Families interested in the Mandarin Immersion program are encouraged to apply for potential openings at Starr King and Jose Ortega during both Spring and Fall transfer periods.  No previous Mandarin exposure or background is necessary for students transferring in January or August, in either kindergarten or first grade.

Because families move during the school year and over the summer, its typical for openings to pop up at various times.  So even if the Mandarin Immersion classes start out full at the beginning of the year, and even if your child did not get into either Starr King or Jose Ortega at the beginning of the school year, you are still encouraged to submit a Spring or Fall transfer request.

The deadline to apply for Spring (January) transfer is November 18, 2015.  To apply for Spring (January) transfer, submit an application, in person, to the Educational Placement Center at 555 Franklin Street, Room 100.  The Spring transfer application can be found here:  More information about the Spring transfer process can be found here:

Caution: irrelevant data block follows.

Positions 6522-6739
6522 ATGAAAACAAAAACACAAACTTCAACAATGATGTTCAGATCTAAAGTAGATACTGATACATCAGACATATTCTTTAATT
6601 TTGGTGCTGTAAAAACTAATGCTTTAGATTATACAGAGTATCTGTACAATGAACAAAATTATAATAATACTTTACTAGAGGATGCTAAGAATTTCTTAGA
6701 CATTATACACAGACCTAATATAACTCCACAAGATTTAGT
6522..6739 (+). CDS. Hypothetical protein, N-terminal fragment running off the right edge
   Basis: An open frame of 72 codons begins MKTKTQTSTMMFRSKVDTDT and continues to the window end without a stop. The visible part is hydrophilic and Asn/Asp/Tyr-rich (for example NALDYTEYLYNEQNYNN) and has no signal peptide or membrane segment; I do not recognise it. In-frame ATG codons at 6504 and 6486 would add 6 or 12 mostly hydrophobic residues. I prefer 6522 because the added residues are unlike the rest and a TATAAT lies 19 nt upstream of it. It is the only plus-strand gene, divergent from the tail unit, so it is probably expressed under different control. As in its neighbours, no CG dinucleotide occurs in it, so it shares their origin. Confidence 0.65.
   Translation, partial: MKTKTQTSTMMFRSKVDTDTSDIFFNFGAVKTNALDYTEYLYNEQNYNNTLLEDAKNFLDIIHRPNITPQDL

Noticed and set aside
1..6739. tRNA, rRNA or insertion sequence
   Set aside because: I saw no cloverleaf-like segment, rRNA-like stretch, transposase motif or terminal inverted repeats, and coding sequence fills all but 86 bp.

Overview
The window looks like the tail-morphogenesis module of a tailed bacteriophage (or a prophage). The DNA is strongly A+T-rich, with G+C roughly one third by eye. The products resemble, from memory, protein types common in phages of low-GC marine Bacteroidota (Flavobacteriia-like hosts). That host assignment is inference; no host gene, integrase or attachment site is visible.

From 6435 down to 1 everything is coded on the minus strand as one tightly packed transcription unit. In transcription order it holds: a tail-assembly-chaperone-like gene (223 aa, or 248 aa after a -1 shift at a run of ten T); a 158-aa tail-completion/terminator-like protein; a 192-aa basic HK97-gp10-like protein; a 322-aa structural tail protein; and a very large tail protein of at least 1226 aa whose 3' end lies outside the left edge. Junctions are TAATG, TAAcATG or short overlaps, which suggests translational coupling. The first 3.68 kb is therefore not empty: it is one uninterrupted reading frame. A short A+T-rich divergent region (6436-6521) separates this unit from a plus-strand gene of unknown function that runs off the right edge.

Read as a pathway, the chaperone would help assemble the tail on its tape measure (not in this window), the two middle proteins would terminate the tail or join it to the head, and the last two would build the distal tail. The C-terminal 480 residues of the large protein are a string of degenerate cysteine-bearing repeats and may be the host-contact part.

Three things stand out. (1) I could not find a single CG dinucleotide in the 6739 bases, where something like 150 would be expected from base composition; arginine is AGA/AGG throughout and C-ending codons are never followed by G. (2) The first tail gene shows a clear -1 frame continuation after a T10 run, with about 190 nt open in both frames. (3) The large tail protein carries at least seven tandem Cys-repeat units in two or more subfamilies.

The deadline to apply for Fall (August) transfer is January 15, 2016.  To apply, submit an application, in person, to the Educational Placement Center at 555 Franklin Street, Room 100  The application can be found here:  More information about new-school-year transfers can be found here:

IMPORTANT – If you miss these formal deadlines, but are still interested in Mandarin Immersion, you are still encouraged to submit an application to the Educational Placement Center, at any time.  Again, families move out of the district at various times during the year, so it does not hurt to let EPC know of your family’s interest in Mandarin Immersion.



對沈浸式雙語教學方式有意之家長們,歡迎向學校Starr King及Jose Ortega於春季或秋季二學期期間提出轉學申請。

轉學申請截止日期:春季班入學: 2015年11月18日。

秋季班入學: 2016年1月15日。




对沈浸式双语教学方式有意之家长们,欢迎向学校Starr KingJose Ortega于春季或秋季二学期期间提出转学申请。

转学申请截止日期:春季班入学: 20151118日。

秋季班入学: 2016115

Traditional versus simplified characters?

November 13, 2015

A nice essay by a Mandarin-speaking parent (with a great blog!) on the issues around choosing between Traditional and Simplified characters.

For most people it’s a moot point because you basically go with whatever your local Mandarin immersion school teaches and that’s the end of it, At this point, about 75% teach simplified, the rest Traditional.

But useful for the non-Chinese speakers among us to have a sense of the broader issues, because it’s sure to come up at a PTA meeting at some point. Someone will raise their hand and say, “I just wondered if we could revisit how our school came to teach (insert Traditional or Simplified here) characters and whether we’d like to appoint a committee to further discuss the matter.”

At that point, you should run screaming from the room…


Screen Shot 2015-11-13 at 2.12.58 PM